Governmental Task Force Formed to Investigate Risks of Electronic Cigarettes

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By: SNJ Today Staff

NEW JERSEY — Governor Phil Murphy signed an Executive Order last week to form a task force that will investigate the risks of electronic cigarettes.

Murphy signed Executive Order No. 84 on Thursday, Sept 12, to create the Electronic Smoking Device Task Force, it will focus on creating a strategy to “protect New Jersey residents from the hazards of electronic cigarettes.”

“The rash of lung disease and death nationwide due to e-cigarette use is deeply alarming,” Murphy said. “As state leaders charged with protecting the safety and health of the New Jersey public, we must have a more complete understanding of the risks associated with this all-too-common practice, and the options available to address e-cigarette use. I’m proud to create a task force bringing departments together across government that will immediately get to work to achieve that goal.

“The only safe alternative to smoking is not smoking. I urge New Jerseyans to follow the recommendations of the CDC and our Department of Health to discontinue the use of all electronic cigarettes and vaping products,” Murphy continued.

The 10 member task force, who will be chaired by the New Jersey Department of Health Acting Commissioner Judith Persichilli, will examine all options, including executive and legislative, to inspect the risks of electronic cigarette use.

The task force will look into the following:

  • Providing warning signs to be posted in stores that sell electronic smoking devices
  • Expanding the State’s ability to investigate, track, and monitor any cases of severe pulmonary disease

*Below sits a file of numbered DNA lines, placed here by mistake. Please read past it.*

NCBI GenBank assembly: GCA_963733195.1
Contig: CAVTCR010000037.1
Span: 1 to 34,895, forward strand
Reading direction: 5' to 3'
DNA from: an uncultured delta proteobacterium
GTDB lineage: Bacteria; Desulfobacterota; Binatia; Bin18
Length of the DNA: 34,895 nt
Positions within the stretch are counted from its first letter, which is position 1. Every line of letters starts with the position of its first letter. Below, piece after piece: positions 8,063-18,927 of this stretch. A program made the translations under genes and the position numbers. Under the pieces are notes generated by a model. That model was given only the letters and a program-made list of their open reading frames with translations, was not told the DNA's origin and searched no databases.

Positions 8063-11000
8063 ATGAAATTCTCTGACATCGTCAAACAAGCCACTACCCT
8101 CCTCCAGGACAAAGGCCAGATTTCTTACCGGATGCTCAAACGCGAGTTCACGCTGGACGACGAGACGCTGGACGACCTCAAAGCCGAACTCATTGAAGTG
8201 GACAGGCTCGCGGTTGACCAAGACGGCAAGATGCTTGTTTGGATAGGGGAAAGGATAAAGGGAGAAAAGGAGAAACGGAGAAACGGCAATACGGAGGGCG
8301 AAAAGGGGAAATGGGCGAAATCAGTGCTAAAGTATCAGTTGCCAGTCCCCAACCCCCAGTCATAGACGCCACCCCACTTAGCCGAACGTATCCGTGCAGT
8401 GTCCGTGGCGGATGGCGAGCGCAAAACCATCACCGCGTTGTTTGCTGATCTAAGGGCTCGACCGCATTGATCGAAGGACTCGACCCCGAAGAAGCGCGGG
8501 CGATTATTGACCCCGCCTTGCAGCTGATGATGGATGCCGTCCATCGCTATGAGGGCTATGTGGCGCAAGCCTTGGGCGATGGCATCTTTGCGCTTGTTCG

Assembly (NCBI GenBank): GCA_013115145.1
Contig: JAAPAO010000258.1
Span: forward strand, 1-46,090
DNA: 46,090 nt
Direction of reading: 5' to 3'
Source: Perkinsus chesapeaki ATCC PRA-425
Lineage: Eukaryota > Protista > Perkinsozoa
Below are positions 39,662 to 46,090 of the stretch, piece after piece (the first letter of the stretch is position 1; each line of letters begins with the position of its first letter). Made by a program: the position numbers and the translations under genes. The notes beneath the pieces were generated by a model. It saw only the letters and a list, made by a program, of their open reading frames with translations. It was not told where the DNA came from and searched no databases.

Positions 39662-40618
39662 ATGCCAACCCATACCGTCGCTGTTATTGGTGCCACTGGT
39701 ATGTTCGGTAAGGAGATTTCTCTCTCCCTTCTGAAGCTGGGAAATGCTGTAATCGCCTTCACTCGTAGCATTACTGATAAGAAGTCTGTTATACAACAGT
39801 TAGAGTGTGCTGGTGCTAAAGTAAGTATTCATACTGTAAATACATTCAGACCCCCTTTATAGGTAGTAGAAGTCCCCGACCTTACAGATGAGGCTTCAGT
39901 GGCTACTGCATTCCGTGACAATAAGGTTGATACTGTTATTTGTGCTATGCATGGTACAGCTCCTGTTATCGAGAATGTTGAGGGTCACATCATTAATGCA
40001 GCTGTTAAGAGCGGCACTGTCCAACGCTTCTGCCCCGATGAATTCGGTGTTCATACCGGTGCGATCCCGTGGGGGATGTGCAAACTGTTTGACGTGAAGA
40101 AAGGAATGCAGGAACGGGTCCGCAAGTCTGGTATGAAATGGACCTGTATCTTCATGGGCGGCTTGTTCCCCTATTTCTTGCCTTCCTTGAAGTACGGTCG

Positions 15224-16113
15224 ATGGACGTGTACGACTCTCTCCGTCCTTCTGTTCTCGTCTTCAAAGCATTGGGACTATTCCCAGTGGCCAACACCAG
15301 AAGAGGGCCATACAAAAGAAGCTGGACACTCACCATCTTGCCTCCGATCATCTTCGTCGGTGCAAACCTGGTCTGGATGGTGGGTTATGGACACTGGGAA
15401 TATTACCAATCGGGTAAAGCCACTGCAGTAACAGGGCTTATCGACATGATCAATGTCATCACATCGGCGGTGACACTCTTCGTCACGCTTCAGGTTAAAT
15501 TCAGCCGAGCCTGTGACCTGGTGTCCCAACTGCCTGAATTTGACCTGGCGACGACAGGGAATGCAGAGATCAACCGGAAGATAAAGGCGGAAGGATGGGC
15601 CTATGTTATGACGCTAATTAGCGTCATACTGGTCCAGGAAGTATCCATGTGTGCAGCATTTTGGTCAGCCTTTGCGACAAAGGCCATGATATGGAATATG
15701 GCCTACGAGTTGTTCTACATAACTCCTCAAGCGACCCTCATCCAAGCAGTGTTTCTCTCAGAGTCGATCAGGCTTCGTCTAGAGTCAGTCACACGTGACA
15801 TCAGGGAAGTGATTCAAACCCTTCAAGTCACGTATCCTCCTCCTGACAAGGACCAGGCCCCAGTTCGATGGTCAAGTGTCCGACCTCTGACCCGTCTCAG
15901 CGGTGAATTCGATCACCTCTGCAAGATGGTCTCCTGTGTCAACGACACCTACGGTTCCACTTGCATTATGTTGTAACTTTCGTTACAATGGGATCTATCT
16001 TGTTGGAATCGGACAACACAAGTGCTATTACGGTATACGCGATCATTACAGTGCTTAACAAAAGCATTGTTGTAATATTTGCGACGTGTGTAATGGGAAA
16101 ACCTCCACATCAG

• Recommending legislative and regulatory changes needed to protect young people from electronic cigarettes
  • Developing a statewide public awareness campaign on the risks of electronic cigarette use
  • Reviewing and providing feedback on current efforts to address the dangers of electronic cigarette use and considering methods for expansion of those efforts
  • Cooperating with local, state, federal, and private or non-profit entities while the multi-state investigation continues
  • Adopting similar policies with respect to traditional cigarettes.

Related: SNJ Today Speaks with Experts About Vaping-Related Illnesses

“Use of electronic smoking devices has skyrocketed among our youth and the incidence of serious lung complications is increasing at a rapid rate—which is cause for concern. People should stop vaping until the FDA and the CDC determine the cause of these illnesses,” Persichilli said.

“Regardless of the ongoing investigation, people should not buy e-cigarette products off the street and e-cigarette products should never be used by youth, young adults and pregnant women. The Governor’s task force will convene quickly and come up with recommendations to protect the health of the residents of New Jersey—particularly our youth,” Acting Commissioner Persichilli continued.

Last Wednesday, Senate President Steve Sweeney (D-Gloucester/Salem/Cumberland) announced that he is creating a phased-in ban on all vaping products, including electronic smoking devices, nicotine cartridges and containers, and other vapor products.

The Centers for Disease Control announced that 450 cases of vaping-related lung illnesses in 33 states are under investigation. While in New Jersey, three vaping-related illnesses have been confirmed by the Department of Health and 19 others are under investigation.

Last week, the Food and Drug Administration sent JUUL Labs Inc a warning letter for their marketing practices, saying that e-cigarettes are less harmful than cigarettes, even though the company has not supplied scientific evidence showing their products are safer.

“Regardless of where products like e-cigarettes fall on the continuum of tobacco product risk, the law is clear that, before marketing tobacco products for reduced risk, companies must demonstrate with scientific evidence that their specific product does in fact pose less risk or is less harmful. JUUL has ignored the law, and very concerningly, has made some of these statements in school to our nation’s youth,” Acting FDA Commissioner Ned Sharpless, M.D. said.



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